6 Direction of Frictional force? - Depends on the situation. Typical answer: Frictional force always opposes motion Counter example: Walking. How do we move? (Ans: Friction) - There is friction between your foot and the ground - No friction you slip and fall down (ice, anyone?) - You push backward on the ground - Friction from the ground pushes you forward F friction exerted on ground by foot F friction exerted on foot by ground Opposing motion example: Sliding a box across the floor. - Starts with an initial positive velocity - Eventually comes to a stop (negative acceleration) - Net Negative force, due to the force of kinetic friction How to approach net force problems Read problem Identify the object(s) of interest and forces in system Draw picture/sketch of what is going on (object, ropes, surfaces) Draw free-body diagrams using all the forces (contact & long-range) acting on object at a common point, then identify the net force. Choose direction of axis (tilted for ramp problems) Decompose vectors into components (magnitude and direction) Find net force in x and y direction. for a coupled system (multiple things that could possibly move) either look at system as a whole or each individual objects in motion. Looking for an equation(s) containing the thing you re looking for. may have to add or subtract equations from each other. Plug in numbers at last step or next to last step.

7 Ramps! Yay. A block sits motionless on a titled ramp. Draw a picture, Identify all forces on the object and draw a free-body diagram. Newton s 1 st Law law of inertia An object that is at rest will remain at rest, or an object that is moving will continue to move in a straight line with constant velocity, if and only if the net force acting on the object is zero. an object that is not subject to any outside forces moves at a constant velocity. in the absence of unbalanced applied force (F net =0), a body at rest remains at rest, and a body already in motion remains in motion with a constant velocity (constant speed and direction) Recall horizontal and vertical components in projectile motion Inertia natural tendency of an object to maintain its initial state of motion. Quantified by mass a measure of an object s inertia and/or amount of matter an object contains Is it easier to stop a bus or a compact car traveling at the same speed?

8 Car, Phone, Forces You jump into your car and throw your cell phone onto the smooth and level dash. Surprisingly, it slides (with little to no friction) across the dash until it hits the windshield in front of the passenger seat. You start to drive, the phone flies off of the dash into the passenger seat. Why does this happen? You put the phone back onto the dash and almost miss the next turn and are forced to make a sharp right turn. Which way does the phone slide and why? You bring the phone back to its original position, and as you do, a deer jumps out in front of your car. You slam on your brakes. What direction is your acceleration? What happens to the phone? Newton s 2 nd Law: Force = mass x acceleration An object s acceleration is equal to the force exerted on it divided by its mass. That acceleration is in the same direction as the force. F acceleration = force/mass a = net m Force = mass x acceleration F net = ma The acceleration of an object is directly proportional to the net force acting on it and inversely proportional to its mass. The direction of the acceleration is in the direction of the applied net force. Object only reacts to the forces acting it feels that instant Units of Force - do they make sense? Net force of zero what s the acceleration? For the same mass, if you double force you acceleration. For the same force, if you double mass you acceleration.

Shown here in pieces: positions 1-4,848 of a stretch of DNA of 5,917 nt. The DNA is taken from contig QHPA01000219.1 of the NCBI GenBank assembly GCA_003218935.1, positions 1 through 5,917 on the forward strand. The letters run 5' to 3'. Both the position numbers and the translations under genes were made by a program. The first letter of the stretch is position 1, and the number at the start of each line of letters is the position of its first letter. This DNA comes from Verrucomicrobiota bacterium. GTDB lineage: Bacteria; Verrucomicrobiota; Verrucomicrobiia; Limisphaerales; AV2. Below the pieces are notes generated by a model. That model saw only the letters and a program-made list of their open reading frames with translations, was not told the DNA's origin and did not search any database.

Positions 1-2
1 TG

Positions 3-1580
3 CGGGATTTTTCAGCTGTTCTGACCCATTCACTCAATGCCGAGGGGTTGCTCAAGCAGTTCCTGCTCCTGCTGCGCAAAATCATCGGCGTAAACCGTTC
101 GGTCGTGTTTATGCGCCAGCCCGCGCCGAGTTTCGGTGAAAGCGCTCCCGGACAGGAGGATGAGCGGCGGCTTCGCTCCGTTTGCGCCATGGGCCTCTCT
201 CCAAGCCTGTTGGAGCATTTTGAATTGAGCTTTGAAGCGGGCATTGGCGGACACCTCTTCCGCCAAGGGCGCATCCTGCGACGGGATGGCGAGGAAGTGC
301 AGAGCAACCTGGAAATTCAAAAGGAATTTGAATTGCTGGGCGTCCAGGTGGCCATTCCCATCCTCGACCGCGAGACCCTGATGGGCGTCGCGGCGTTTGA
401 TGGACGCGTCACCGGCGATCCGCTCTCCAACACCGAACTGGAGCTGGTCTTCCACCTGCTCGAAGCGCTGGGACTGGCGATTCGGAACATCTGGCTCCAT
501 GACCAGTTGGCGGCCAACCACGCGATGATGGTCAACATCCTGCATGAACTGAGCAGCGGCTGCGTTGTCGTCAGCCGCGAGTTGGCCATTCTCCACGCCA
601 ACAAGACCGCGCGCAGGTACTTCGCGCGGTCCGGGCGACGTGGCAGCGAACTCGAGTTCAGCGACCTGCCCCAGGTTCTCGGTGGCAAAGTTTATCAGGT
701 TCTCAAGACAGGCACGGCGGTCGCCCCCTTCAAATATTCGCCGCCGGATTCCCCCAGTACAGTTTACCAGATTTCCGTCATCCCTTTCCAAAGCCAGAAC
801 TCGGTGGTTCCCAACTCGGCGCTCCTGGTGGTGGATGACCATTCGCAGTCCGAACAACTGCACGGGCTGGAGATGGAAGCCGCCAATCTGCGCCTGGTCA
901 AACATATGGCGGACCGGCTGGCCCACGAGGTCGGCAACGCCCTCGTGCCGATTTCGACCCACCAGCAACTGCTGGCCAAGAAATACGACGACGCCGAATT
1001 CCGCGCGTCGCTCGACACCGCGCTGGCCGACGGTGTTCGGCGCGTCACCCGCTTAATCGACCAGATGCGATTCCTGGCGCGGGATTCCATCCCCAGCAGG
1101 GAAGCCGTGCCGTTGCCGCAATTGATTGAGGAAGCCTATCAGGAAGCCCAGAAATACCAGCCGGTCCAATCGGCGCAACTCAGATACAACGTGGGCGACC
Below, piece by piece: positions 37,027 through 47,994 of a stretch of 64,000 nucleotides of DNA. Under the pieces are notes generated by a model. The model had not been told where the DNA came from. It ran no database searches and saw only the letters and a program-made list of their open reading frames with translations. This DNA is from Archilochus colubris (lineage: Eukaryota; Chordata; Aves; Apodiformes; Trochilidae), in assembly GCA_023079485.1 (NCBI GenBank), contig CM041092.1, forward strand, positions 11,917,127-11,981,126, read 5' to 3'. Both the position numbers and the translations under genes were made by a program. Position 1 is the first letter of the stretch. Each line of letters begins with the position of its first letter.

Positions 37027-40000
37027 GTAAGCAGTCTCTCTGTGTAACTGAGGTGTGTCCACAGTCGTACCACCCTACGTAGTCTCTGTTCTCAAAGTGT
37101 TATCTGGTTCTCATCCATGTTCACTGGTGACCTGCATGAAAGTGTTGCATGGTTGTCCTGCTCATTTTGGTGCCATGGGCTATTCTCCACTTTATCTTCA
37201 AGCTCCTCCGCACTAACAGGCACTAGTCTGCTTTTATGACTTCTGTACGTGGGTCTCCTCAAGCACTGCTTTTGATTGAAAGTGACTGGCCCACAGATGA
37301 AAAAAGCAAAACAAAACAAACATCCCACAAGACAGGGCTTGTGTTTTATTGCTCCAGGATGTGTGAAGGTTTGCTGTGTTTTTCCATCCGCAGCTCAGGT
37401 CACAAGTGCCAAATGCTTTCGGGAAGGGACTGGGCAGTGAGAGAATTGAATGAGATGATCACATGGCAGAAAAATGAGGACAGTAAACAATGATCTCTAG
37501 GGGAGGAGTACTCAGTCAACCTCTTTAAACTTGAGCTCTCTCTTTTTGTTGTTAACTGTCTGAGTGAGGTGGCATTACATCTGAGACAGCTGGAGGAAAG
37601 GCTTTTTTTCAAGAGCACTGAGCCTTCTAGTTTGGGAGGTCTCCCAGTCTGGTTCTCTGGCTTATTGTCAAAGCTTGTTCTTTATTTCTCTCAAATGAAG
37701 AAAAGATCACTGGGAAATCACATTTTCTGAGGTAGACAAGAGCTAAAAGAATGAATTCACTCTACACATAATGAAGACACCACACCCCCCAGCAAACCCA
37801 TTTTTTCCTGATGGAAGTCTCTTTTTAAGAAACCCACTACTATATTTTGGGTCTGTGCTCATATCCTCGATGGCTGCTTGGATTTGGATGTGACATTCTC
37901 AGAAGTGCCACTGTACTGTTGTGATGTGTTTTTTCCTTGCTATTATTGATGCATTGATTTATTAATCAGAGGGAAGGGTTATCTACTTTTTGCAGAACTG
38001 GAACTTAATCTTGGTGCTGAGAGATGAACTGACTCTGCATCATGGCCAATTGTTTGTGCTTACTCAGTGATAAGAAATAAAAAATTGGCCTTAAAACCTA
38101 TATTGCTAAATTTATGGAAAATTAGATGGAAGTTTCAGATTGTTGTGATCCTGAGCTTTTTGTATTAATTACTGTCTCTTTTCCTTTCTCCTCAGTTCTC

9 Again. George and Jill are still pulling on opposite sides of a 100kg box. F Jill 100 kg F George +x If George pulls with 5.0 N, and Jill pulls with -3.0 N what is the acceleration of the box? Ignore friction. Now George pulls with 3.0 N and Jill pulls with -5.0 N, what is the acceleration of the box? Now George pulls with 3.5 N at an angle of 30º above the horizontal and Jill pulls with -3.0 N (as before), what is the acceleration? Questions: If I drop two objects from the same height, one of mass 20 kg and the other mass 100 kg, which object will hit the ground first? (a) the 100 kg mass (b) the 20 kg mass (c) they will both hit at the same time (d) need more information For the following acceleration vs. force graph, what is the object s mass? (a) 4.0 kg (b) 2.0 kg (c) 1.0 kg (d) 0.25 kg